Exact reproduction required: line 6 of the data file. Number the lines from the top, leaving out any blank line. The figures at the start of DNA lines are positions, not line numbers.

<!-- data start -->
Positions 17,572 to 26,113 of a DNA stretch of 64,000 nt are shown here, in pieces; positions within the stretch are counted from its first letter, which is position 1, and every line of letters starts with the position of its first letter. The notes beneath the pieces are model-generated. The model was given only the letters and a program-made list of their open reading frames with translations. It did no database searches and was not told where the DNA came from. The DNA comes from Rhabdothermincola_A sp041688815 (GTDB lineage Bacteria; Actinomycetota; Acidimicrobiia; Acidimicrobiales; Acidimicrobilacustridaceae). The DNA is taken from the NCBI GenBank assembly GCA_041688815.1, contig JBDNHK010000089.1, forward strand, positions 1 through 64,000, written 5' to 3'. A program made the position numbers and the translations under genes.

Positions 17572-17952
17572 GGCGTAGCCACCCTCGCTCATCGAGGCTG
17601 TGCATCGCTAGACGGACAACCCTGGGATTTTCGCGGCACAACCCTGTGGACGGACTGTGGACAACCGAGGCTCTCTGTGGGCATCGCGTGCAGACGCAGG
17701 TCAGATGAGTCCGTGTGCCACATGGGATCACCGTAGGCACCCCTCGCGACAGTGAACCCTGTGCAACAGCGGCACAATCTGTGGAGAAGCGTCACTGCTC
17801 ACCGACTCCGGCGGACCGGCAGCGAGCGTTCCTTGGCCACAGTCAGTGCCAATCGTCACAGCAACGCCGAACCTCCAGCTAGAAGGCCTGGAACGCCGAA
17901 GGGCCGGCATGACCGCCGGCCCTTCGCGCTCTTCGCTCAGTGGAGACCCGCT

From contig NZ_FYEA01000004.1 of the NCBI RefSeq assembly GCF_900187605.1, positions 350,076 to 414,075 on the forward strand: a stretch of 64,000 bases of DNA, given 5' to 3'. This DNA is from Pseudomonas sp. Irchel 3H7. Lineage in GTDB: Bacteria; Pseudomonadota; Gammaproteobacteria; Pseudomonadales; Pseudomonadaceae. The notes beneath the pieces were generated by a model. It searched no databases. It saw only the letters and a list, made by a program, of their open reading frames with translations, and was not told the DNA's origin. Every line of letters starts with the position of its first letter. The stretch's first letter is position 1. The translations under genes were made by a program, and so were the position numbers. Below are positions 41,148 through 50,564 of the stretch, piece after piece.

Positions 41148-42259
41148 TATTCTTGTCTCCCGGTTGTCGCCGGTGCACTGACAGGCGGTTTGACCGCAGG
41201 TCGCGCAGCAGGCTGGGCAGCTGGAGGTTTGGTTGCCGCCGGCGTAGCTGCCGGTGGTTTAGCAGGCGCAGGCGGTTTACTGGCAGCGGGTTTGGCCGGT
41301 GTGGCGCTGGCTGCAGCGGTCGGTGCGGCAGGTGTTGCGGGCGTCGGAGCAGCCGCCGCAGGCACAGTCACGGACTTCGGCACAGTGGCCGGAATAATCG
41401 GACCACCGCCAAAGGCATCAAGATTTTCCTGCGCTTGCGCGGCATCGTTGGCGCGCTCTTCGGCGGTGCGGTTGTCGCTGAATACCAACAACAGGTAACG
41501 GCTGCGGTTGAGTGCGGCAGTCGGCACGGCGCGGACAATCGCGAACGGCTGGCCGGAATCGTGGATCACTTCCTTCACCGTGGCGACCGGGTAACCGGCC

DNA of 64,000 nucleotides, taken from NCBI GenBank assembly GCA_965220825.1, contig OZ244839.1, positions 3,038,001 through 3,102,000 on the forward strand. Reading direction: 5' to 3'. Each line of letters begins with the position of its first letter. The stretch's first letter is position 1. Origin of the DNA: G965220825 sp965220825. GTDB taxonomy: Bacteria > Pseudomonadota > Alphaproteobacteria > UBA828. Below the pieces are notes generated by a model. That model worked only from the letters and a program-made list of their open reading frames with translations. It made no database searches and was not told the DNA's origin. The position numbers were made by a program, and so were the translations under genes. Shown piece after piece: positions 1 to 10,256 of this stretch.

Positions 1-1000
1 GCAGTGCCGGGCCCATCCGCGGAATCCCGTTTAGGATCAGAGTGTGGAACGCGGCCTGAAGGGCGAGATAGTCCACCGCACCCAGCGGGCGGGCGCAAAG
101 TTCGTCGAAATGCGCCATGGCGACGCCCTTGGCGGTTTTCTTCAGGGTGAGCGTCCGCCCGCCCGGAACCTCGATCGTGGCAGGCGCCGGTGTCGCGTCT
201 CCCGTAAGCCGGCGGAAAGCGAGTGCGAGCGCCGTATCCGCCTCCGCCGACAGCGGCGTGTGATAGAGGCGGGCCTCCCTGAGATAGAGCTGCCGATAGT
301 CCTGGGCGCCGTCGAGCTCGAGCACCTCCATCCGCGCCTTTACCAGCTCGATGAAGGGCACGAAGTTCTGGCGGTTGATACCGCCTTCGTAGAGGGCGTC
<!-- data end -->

17801 ACCGACTCCGGCGGACCGGCAGCGAGCGTTCCTTGGCCACAGTCAGTGCCAATCGTCACAGCAACGCCGAACCTCCAGCTAGAAGGCCTGGAACGCCGAA